Ricky Vernio – Historical Fiction [Author Interview]
Interview with Ricky Vernio
1. How long have you been writing for and what made you start writing?
About fifteen years, give or take. I use a dozen different pseudonyms because of all the genres I work in. I believe that writing is storytelling first and foremost. It irked me that authors were somehow losing sight of that fact.
2. Do you write for a living, or do you also do other work?
I write for a living. Lately, with the sales down for everyone, and the publishing industry unable to support as many authors as it could earlier, I’ve been augmenting my income by painting portraits and cityscapes, lecturing, and giving painting and music lessons.
3. How did you get into being a professional writer, and how much effort did it take to be able to write full-time?
The usual way. You need to jump through a few hoops, prove that you’re “safe” and reliable, talk to the right people, and so forth. It’s a tedious process. The reason I don’t go into details when people ask me this is it’s just boring.
4. Were you always good at telling stories, or has it come to you as an adult?
I’ve always had the urge to share stuff that excites or delights me, or both. I noticed very early on that when I talk, folks tend to listen. That’s a gift, but also a huge responsibility: one must respect one’s audience. They’re your friends, your equals, your colleagues, in fact. There’s a huge difference between literati, folks who focus on technique, genre, “message,” and what not, and “pure” storytellers.
To a “pure” storyteller, the format is hardly important. No matter what I’m doing – writing a novel or a play or a screenplay or a poem – I’m always telling a story. The story comes first. Even my cityscapes, oil on canvas, are stories. The trick is to avoid talking about yourself. That’s selfish and stupid. Whoever came up with the idea that art is a form of self-expression was an idiot. Art is about other people, not you.
5. Were you good at English in school?
6. What do you read for enjoyment?
I follow William Faulkner‘s advice: I’ll read anything. Classics, modern literature, sci-fi, historical adventure, porn, Elizabethan poetry, early American poetry, mystery, whatever. I don’t read “free verse,” though, mostly because I don’t like philosophical stuff. If there’s no story, it’s just depressing.
7. What advice would you give someone who wants to be a writer?
Chekov gives the best advice, I think. “Once a baby is born, you need to bathe it thoroughly and then, once it has rested from taking in the first impressions, whip it forcefully while saying repeatedly, over and over again “Don’t you ever write! Don’t you ever become an author!” I’m not sure I’m quoting him verbatim, but that’s the gist. Close enough, I think.
8. What is the most useful advice you’ve been given?
Love thy neighbour, of course. It’s from the Bible. It’s cruel, and an iniquitous waste of time, to ply someone who’s only interested in himself or herself with stories about other people, and hardly practical: folks who are only interested in themselves hardly ever buy books.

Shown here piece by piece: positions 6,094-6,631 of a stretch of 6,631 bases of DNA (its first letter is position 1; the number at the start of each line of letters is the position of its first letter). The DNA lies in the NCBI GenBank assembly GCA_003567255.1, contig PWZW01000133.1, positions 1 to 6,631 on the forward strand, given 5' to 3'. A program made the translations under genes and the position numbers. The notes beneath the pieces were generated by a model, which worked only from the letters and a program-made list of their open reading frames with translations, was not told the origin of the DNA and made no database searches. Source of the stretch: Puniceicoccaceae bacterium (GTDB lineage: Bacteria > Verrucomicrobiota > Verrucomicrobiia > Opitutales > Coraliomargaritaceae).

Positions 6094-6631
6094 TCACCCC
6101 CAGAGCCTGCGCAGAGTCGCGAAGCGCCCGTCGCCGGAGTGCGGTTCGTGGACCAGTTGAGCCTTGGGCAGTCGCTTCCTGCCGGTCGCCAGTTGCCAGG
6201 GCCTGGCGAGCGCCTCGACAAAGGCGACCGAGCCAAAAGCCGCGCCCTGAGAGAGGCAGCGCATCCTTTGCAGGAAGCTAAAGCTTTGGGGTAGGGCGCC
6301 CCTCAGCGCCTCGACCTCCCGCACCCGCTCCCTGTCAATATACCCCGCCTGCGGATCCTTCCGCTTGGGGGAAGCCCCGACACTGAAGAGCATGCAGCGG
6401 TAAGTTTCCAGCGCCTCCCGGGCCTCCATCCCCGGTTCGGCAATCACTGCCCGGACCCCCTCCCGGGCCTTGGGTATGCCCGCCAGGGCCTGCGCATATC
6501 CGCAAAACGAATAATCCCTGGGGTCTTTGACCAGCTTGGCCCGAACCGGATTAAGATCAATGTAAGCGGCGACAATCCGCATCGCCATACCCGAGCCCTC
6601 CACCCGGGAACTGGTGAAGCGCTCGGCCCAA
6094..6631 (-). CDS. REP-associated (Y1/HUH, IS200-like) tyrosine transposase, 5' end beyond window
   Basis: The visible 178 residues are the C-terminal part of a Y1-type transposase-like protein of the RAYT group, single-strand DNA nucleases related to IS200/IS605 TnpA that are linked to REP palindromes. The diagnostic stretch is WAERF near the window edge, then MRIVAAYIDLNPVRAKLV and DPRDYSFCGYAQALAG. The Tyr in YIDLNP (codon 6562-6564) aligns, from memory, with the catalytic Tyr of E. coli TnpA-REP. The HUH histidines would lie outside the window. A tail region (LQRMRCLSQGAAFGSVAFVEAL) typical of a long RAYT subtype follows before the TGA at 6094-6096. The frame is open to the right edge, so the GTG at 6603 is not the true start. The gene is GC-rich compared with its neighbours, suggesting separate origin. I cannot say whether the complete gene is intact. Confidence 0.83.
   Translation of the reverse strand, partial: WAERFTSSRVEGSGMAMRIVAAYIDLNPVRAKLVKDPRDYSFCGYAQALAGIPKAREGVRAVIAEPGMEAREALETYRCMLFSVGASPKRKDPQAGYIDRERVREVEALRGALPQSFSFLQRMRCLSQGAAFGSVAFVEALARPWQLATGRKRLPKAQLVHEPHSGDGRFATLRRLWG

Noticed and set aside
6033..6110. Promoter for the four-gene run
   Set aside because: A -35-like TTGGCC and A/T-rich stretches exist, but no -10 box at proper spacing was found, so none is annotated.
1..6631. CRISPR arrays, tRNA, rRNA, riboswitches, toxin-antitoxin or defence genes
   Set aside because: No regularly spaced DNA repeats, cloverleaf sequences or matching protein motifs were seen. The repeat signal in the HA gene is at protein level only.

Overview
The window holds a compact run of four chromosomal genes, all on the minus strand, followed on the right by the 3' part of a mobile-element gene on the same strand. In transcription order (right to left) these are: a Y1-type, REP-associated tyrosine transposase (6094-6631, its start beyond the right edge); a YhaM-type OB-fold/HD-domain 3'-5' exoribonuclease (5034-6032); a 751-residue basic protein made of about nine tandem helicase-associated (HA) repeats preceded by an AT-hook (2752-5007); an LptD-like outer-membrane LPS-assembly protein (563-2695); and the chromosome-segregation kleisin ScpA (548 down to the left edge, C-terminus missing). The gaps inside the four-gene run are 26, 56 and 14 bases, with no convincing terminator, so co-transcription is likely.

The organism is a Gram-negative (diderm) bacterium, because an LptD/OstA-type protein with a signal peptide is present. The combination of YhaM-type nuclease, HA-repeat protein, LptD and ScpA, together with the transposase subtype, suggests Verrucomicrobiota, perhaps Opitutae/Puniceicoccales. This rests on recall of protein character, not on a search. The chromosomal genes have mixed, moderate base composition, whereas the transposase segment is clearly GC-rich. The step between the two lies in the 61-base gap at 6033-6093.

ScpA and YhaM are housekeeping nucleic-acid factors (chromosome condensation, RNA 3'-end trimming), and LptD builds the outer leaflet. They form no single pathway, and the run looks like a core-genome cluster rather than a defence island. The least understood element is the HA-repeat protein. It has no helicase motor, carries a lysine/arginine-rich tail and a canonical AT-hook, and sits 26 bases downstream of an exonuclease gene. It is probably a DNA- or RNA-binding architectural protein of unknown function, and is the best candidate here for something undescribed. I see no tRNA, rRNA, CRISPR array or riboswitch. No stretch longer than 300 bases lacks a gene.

9. What is the strangest advice you’ve been given?
All advice is strange.
10. How do you deal with the stranger reviews?
That depends. I’m not a stoic or anything. I love flattery, and I loathe criticism. That’s pretty normal, isn’t it?
11. Who do you write for?
I always picture a bunch of friendly faces, like a dozen of them. We’re sitting around a table at some cafe, and I’m telling a story.
12. What sort of things do you write?
I like history, but I’ve written plenty of contemporary stories as well. My method is to focus on the dialogue and action, and keep my own comments and thoughts and observations and what not to the minimum. A good story includes men, women, money, corruption, loyalty, sex, conflict, faith, cuss words, love, revenge, a bit of ass-kicking, a conspiracy, and lots of humour.
13. Do you do much research? If so what is your favourite source?
When I’m writing a historical piece, yes, plenty. The trick is to know ten times more than what you put on paper. It reads a lot better that way.
14. What do you have in the drawer? (i.e. what have you written but not yet published)
A novel about antebellum New Orleans.
15. Describe your writing process, what, where, when and how please?
I always write the first draft by hand. I’m a very quick typist, and sometimes I type faster than I think. I’ll write anywhere: at home, on the train, in a cafe. Then I edit as I type.
16. What is your best method or website for promoting your books?
All methods are good that don’t involve tricks, gimmicks, etc. One must never treat one’s audience as a bunch of retards. That’s just uncouth. Your readers are your equals: you shouldn’t try to swindle them. Just tell them what the story is about, warn them about the sex scenes, and leave it at that.
17. What question do you wish I’d asked you?
“Do you play any musical instruments?” Actually, I have a soft spot for verismo opera. But that’s a story for another day.
18. Where can we read your words?
I have two new novels out. Nowadays, it pays to sell on your own. As I may have mentioned earlier, the publishing industry can no longer support as many authors as it used to.
- Molly’s Revenge by Ricky Vernio (Amazon UK | Amazon.com)
- In Bed with the President by Ricky Vernio (Amazon UK | Amazon.com)